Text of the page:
UNGA vote on militarization of Crimea highlights Moscow’s international isolation on Ukraine, Portnikov says
Paul A Goble
On 7 December, the UN General Assembly voted for a resolution calling on Russia to withdraw from occupied Crimea. Only 17 countries voted in support of Russia and against the resolution, a measure of just how isolated Moscow has become on this issue, Ukrainian commentator Vitaly Portnikov says.
“Of these 17,” writes Portnikov, “three are members of [Russia’s] Eurasian Economic Union [which has five members – Russian, Belarus, Kazakhstan, Armenia, and Kyrgyzstan, and three observer states – Moldova, Uzbekistan, and Cuba, – Ed.],” but “only three.” And not one of the other former Soviet republics, “including such traditional Russian allies as Kazakhstan and Tajikistan” voted as Russia wanted.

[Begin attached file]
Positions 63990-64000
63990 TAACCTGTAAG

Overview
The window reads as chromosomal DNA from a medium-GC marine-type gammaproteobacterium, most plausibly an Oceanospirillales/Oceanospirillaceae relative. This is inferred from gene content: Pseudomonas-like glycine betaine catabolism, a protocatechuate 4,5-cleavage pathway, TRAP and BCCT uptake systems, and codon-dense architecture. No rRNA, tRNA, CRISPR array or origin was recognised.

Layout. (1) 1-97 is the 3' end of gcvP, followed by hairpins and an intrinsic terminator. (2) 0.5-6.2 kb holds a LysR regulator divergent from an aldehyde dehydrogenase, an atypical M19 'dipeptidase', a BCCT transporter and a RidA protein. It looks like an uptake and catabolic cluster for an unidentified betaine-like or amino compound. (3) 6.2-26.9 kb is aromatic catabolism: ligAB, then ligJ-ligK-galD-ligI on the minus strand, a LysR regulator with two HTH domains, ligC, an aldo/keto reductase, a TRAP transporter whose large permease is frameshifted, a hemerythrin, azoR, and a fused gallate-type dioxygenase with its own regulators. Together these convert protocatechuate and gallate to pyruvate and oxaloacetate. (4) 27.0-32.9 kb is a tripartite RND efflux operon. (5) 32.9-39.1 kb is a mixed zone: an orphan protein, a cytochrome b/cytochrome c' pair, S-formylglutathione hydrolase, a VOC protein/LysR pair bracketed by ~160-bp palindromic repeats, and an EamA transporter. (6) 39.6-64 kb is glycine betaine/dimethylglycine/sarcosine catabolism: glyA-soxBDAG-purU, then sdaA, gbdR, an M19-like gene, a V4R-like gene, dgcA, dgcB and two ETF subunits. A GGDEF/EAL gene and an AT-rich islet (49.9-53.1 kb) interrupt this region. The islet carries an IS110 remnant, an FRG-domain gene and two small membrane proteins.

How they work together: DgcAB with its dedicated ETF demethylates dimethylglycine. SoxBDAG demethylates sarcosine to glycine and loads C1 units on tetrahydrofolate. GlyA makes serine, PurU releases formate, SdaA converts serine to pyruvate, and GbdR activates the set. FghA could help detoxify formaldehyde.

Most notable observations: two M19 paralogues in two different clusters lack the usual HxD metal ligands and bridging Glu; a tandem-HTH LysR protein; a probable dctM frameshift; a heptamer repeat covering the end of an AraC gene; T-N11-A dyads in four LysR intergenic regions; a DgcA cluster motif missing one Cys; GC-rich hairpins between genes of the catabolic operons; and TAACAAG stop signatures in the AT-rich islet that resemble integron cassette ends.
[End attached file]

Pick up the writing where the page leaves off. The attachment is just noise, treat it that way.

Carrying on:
“Of the remaining 14, only two – Serbia and Myanmar – could be with qualifications listed as democratic,” Portnikov continues. Instead, Russia got support from dictatorships and fellow outcasts like Nicaragua, Venezuela, North Korea, and Zimbabwe who are less Russia’s allies than its comrades in isolation.
Meanwhile, in the UN Security Council where Russia has a greater voice as a permanent member, Moscow organized a discussion on the Donbas with representatives from its puppet regimes making presentations. In response, the Western countries refused to take part, and the US representative denounced what Moscow was doing.
Obviously, votes and meetings at the United Nations are not a perfect measure of a country’s status in the world; but when any regime so offends leading democracies and can only attract support from those who are dictatorships most find offensive, it can hardly be said to have the broad “international” support its propagandists and supporters invariably claim.
The resolution was supported by 63 countries in a vote on 7 December. 17 countries voted against, and 62 abstained. Among the supporters of the resolution were Britain, France, Germany, the United States, Australia, Canada, Turkey, and the Baltic states. The 17 countries who voted against were Russia, Armenia, Belarus, Cambodia, China, Cuba, North Korea, Iran, Kyrgyzstan, Laos, Myanmar, Nicaragua, Serbia, Sudan, Syria, Venezuela, and Zimbabwe.